Demonstrators, marking the one-year anniversary of the shooting of Michael Brown, protest along West Florissant Street in Ferguson, Mo., on Aug. 10, 2015.
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Depending on whom you ask, 2 a.m. is counted among the small hours of the day when the world’s respectable are tucked into the sleepy fold where night meets morning.

But for others, 2 a.m. is when the air falls heaviest on the shoulders, thick with the threat of chaos. That threat is known to anyone who’s stood in the hood past dusk: These are the hours when black children disappear into the unmerciful night, at risk of never seeing morning again.

It was in these restless hours on Tuesday, July 5, when a block, still humming with life on Detroit’s lower east side, saw another of its sons lost to eternity. His name—a name now carved into a stadium’s worth of hearts swollen with grief—goes unpublished at the request of his mother. Here, I’ll refer to him, my beloved friend, as Red.

Red’s final moments were spent in an agonizingly familiar way: in a standoff with a man who looked like him. A man who, in all likelihood, had also known something of what it meant to be black, poor and terrified of the world beyond one’s door. A man who had learned what everyone in that perilous condition at some point must: that the way you outlived your vulnerability was to pose as if you were more lethal than all that sought to destroy you. With his final gesture, Red reached out for that man’s hands, realizing that they cradled his entire life in them.

By day’s end, another black man, Alton Sterling, would have his mortality offered as further evidence that black bodies are not forged from Kevlar. With the close of the next, Philando Castile would also be forced into those heartbreaking ranks. But unlike Red, these men found themselves at the mercy not of others soaked in black fragility but of officers who were oath-bound to protect them.


Even the gods of irony must be tired of this s—ty joke, as well as the army of well-credentialed bigots reciting the same corny-ass sermon about black-on-black crime. This is what the pundits call misdirection—known by more honorable con men as the old bait and switch.

The move is simple: Change the subject just long enough for the uniformed bandits of black lives to slink away unnoticed. But the jig is up. This stunt would get you laughed out of any black barbershop or hair salon, and can never be taken seriously. American racism is durable as hell. Black life, perilously less so.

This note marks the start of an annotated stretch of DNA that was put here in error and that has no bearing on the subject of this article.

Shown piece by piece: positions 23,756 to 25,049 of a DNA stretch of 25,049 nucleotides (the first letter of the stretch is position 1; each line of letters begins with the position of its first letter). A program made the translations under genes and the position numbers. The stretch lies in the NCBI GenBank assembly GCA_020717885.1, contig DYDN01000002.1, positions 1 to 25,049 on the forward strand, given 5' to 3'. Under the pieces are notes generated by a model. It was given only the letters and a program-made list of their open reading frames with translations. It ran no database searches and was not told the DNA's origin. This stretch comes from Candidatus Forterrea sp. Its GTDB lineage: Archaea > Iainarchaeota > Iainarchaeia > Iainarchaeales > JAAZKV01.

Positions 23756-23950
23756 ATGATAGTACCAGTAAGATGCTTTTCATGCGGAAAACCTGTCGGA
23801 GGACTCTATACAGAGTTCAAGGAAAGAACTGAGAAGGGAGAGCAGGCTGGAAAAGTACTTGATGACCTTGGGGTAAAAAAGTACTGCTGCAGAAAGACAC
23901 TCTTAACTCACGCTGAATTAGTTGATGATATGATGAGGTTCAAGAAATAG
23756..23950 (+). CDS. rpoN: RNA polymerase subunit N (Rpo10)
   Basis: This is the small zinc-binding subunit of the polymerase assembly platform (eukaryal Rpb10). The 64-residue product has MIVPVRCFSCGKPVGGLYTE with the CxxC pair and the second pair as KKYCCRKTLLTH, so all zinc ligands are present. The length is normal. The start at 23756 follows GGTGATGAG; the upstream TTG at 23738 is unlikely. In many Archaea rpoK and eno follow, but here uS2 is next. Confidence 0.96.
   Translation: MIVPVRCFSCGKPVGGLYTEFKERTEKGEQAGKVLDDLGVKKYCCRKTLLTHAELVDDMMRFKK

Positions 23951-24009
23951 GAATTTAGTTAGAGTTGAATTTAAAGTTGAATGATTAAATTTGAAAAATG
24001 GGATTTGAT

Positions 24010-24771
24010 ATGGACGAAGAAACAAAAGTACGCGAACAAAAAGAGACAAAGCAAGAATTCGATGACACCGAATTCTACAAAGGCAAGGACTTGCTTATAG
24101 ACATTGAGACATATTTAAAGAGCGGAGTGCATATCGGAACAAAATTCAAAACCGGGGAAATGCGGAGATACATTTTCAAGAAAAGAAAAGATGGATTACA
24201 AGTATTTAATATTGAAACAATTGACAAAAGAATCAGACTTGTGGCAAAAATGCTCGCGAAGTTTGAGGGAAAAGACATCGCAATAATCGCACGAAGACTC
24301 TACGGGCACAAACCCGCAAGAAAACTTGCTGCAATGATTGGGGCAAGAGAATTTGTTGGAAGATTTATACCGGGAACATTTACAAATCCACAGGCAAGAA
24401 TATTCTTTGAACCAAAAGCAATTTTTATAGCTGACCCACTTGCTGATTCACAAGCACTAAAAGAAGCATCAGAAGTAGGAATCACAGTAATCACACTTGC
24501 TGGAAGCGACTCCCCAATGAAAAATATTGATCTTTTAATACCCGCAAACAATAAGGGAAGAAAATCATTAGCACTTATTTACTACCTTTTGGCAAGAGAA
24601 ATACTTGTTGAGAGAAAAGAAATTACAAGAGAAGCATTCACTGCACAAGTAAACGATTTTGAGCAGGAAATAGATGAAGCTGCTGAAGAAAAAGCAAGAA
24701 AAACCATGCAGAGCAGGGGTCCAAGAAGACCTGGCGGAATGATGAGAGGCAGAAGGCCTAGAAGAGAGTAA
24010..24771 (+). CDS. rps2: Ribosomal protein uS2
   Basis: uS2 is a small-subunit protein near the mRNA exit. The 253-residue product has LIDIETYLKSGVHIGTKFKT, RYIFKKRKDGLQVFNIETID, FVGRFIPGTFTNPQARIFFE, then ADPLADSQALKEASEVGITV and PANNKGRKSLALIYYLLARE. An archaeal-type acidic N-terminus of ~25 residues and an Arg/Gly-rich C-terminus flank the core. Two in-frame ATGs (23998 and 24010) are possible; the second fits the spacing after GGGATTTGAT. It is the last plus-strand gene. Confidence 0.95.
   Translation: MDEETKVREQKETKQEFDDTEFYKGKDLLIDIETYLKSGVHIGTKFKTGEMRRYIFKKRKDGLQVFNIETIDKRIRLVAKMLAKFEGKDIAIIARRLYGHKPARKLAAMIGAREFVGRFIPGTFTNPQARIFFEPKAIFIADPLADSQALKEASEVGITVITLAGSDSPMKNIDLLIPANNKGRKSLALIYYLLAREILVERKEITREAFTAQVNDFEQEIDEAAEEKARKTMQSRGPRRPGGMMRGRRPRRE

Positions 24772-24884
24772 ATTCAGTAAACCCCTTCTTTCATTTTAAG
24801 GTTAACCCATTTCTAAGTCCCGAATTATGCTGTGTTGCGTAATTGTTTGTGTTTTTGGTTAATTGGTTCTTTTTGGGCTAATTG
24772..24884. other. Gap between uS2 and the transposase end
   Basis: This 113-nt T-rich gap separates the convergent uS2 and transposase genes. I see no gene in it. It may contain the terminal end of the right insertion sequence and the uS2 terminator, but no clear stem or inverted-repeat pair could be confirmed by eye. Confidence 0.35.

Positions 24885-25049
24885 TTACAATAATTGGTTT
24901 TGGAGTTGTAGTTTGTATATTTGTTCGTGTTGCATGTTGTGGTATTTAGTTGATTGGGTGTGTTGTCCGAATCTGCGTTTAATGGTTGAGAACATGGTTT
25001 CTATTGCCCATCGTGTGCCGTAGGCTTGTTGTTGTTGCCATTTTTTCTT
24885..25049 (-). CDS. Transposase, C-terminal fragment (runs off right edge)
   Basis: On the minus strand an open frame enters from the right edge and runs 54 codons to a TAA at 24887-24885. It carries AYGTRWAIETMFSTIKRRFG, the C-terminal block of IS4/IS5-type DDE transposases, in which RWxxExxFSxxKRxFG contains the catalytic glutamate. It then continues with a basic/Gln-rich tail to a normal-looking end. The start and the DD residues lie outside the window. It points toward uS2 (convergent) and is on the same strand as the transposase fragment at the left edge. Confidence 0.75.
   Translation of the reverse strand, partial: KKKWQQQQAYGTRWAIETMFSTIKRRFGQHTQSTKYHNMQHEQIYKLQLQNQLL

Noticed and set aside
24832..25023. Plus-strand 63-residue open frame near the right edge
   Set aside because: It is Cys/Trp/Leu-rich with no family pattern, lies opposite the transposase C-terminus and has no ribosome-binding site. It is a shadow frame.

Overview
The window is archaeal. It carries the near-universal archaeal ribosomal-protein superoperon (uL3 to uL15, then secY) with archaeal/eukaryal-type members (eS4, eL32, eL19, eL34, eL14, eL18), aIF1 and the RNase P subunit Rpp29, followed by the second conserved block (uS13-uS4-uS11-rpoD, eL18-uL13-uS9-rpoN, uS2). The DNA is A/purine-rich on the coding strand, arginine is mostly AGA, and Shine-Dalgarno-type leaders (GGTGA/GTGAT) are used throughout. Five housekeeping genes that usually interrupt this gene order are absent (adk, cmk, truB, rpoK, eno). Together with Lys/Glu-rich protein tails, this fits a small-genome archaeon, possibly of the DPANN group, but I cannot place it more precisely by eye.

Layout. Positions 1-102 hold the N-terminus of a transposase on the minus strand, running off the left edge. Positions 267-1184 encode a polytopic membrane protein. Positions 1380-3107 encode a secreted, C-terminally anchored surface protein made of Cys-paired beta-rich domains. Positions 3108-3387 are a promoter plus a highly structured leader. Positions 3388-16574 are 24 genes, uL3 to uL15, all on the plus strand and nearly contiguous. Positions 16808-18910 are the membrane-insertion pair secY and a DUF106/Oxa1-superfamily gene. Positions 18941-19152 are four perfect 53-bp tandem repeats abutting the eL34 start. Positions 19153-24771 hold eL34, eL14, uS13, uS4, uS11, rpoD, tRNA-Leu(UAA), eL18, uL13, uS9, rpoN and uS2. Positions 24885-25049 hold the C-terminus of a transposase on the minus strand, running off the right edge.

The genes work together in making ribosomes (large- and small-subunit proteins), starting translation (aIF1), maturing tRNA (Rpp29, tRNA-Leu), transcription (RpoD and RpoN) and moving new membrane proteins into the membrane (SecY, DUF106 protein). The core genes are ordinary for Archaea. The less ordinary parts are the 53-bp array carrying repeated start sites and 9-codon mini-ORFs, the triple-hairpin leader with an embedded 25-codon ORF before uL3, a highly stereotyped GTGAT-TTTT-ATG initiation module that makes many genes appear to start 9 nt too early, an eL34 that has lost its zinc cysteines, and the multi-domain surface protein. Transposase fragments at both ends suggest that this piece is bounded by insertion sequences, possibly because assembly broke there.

But there is something strange about the distance drawn between these two types of violence that I want to explore. Something the peddlers of the myth of black-on-black crime miraculously manage to confuse: In America, the violent loss of black life is a genre unto itself.


Consider the days after Emancipation, when police stretched out across the old Confederacy to guard the spoils of that empire built on slavery. In effect, this meant mounting a campaign of terrorism aimed at decimating black political life in the South and much of the North. Black freedom then, as now, came with an asterisk and a jackboot to the throat. Modern policing, as a matter of observable reality, is hopelessly bound to America’s founding sin. A sin that stains Detroit’s concrete—and the concrete of every black metropolis—with more blood than an untimely demise at the hands of one’s neighbor ever could.

Long before he took his last breath, Red lived and breathed on Detroit’s lower east side—where neighborhoods still ache with the wounds of history. Here, life is like standing in the eye of a hurricane, stealing joy where possible but always waiting for one’s turn in the maw.

The origins of such a place are not mysterious. Racist housing policy forged our strife-torn ghettos, leaving black communities to suffer the fallout. That fallout—long-standing recession-level unemployment, grinding and enforced poverty, lower life expectancy, and, yes, higher rates of lethal violence among neighbors—is unsurprising to anyone familiar with the skullduggery of American racism.


In response, we’ve thrown the full weight of the criminal-justice system at every social ill, sending in the police to carry out the plan. This, too, ends, with horrific regularity, in the plunder of black life.

To be clear: The death at the hands of a neighbor is not on par with the death at the hands of police. Granting officers “the lethal power of gods and the meager responsibilities of mere mortals,” as Ta-Nehisi Coates writes, is in a class all its own. A community mangled by the law will never make peace with it and will act outside of it. But they do have a common origin story: one of sacrificing other people’s flesh at the altar of power.

There are those who would see Red—along with every other son and daughter of America’s despised minority—offered as tribute to preserve their way of life. And there are those of us who know the hurricane, as well as the awesome fragility not only of mortals but of the worlds they build.


Eli Day is a Detroit-bred writer of policy and plunder, giving you “the news, with a twist—it’s just his ghetto point of view.” He’s contributed to the Huffington Post, TruthOut and the Detroit News, among others. Day thinks it’s a sacred responsibility that James Baldwin never knew a writer who didn’t drink.